Aluminum (Al) is the second most common steel in the industry when it comes to laser cutting. As with stainless steel, aluminum oxidizes very quickly when exposed to the elements. An Al2O3 film appears over the surface which prevents further corrosion.
As with stainless steel, this film will react strongly with oxygen during cutting, so here too, it is often switched to nitrogen or another non-reactive gas.
Aluminum is not magnetic and therefore cannot be moved by magnetic methods.
Titanium and nickel alloys
Especially in the aerospace and energy industries, titanium (Ti) and nickel (Ni) alloys are very popular. They have good mechanical properties, high wear resistance, toughness and have a great strength to weight ratio versus other metals (including aluminum). Some also have high corrosion resistance in chemical environments and can handle high temperature rise. These advantages must always be weighed against a higher cost per pound.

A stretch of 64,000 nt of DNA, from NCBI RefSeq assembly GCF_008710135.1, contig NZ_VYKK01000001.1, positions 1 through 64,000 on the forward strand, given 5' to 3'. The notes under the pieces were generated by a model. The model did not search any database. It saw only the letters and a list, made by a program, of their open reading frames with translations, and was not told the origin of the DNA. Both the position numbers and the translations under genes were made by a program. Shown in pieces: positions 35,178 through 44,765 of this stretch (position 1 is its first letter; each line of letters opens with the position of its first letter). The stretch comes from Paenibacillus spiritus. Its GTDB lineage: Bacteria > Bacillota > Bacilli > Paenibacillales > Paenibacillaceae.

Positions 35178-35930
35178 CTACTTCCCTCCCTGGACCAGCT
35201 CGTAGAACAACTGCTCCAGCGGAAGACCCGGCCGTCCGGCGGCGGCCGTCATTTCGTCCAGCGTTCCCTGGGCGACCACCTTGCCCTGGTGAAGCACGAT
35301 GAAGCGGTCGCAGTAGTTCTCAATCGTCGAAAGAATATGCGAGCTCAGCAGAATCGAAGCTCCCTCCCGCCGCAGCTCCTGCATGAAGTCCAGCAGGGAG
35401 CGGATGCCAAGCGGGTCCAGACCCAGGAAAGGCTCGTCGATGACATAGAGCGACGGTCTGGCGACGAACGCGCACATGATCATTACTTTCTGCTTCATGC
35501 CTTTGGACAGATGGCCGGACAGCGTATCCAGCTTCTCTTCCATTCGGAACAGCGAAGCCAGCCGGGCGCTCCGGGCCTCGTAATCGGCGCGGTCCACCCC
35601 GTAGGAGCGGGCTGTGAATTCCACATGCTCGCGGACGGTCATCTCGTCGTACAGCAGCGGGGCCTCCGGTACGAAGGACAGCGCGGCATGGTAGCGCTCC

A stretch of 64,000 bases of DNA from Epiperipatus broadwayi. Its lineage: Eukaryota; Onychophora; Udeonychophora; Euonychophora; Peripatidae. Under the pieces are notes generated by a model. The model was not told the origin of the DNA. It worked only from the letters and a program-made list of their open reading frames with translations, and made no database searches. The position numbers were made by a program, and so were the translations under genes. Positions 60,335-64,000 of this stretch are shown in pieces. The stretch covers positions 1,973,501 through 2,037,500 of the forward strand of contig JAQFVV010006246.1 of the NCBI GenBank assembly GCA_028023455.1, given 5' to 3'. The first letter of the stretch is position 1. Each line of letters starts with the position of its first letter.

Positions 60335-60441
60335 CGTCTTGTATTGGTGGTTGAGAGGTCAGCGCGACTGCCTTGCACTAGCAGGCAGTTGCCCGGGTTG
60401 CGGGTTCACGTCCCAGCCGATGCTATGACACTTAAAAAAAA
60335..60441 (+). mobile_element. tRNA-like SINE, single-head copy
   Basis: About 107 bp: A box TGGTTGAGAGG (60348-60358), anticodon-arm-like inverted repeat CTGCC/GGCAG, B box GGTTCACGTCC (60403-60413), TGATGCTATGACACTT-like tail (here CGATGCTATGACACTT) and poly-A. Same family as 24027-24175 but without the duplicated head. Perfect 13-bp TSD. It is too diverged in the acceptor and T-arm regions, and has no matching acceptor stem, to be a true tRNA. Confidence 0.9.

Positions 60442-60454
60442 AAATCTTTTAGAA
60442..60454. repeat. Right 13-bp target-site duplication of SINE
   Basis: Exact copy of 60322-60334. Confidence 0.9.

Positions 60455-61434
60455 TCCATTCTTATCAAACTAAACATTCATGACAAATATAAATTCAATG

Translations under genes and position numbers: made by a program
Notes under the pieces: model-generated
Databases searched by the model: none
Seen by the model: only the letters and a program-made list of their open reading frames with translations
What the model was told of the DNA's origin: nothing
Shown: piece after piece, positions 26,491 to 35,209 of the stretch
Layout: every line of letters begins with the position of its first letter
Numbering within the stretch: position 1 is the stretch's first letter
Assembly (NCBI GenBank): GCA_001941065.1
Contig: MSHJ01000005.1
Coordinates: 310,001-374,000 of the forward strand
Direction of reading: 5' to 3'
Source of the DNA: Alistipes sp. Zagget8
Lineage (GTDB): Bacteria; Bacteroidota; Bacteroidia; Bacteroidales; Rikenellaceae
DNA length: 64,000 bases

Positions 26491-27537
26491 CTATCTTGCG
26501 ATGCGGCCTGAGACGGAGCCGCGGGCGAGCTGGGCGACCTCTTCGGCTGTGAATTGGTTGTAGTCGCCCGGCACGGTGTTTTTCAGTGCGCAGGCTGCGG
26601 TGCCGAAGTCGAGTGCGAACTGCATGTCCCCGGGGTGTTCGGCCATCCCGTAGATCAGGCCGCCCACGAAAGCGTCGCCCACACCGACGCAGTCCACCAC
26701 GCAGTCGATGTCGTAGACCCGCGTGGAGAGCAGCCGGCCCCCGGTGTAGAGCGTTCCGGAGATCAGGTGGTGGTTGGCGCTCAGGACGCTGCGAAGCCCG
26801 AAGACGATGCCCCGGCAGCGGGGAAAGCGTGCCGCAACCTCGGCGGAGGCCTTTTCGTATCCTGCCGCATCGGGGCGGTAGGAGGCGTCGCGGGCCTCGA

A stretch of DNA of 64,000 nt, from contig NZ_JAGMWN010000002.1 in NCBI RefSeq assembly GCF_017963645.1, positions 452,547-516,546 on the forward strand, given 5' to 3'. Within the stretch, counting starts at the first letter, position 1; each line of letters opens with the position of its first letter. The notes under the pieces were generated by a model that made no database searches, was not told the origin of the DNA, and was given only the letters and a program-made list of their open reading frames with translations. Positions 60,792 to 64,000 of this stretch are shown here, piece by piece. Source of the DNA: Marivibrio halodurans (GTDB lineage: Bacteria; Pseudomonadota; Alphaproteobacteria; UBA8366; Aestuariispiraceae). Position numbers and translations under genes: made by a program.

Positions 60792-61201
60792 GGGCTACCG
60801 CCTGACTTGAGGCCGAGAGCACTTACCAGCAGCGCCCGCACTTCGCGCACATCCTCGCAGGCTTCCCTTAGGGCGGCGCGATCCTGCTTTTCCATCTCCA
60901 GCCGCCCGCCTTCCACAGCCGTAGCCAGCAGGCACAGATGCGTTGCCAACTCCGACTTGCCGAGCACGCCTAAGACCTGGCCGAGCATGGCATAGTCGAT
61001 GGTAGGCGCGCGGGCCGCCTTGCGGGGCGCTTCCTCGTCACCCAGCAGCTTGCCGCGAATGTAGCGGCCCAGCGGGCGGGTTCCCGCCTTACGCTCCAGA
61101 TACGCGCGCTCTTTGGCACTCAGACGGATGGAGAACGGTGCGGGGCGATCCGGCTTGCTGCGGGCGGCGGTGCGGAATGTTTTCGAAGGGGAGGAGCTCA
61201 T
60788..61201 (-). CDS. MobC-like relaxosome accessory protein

Titanium has been used since the early 1950s, but is an expensive metal used mainly in aerospace as a structural steel. In the energy sector, its high temperature and high pressure resistance are useful, for example, in gas turbines. It is also biologically compatible with human tissue and bone, making it very suitable for the medical industry.
During laser cutting, titanium reacts with oxygen in a highly exothermic reaction. It also reacts with nitrogen when the temperature gets too high. This can lead to very violent reactions even when laser cutting at room temperature.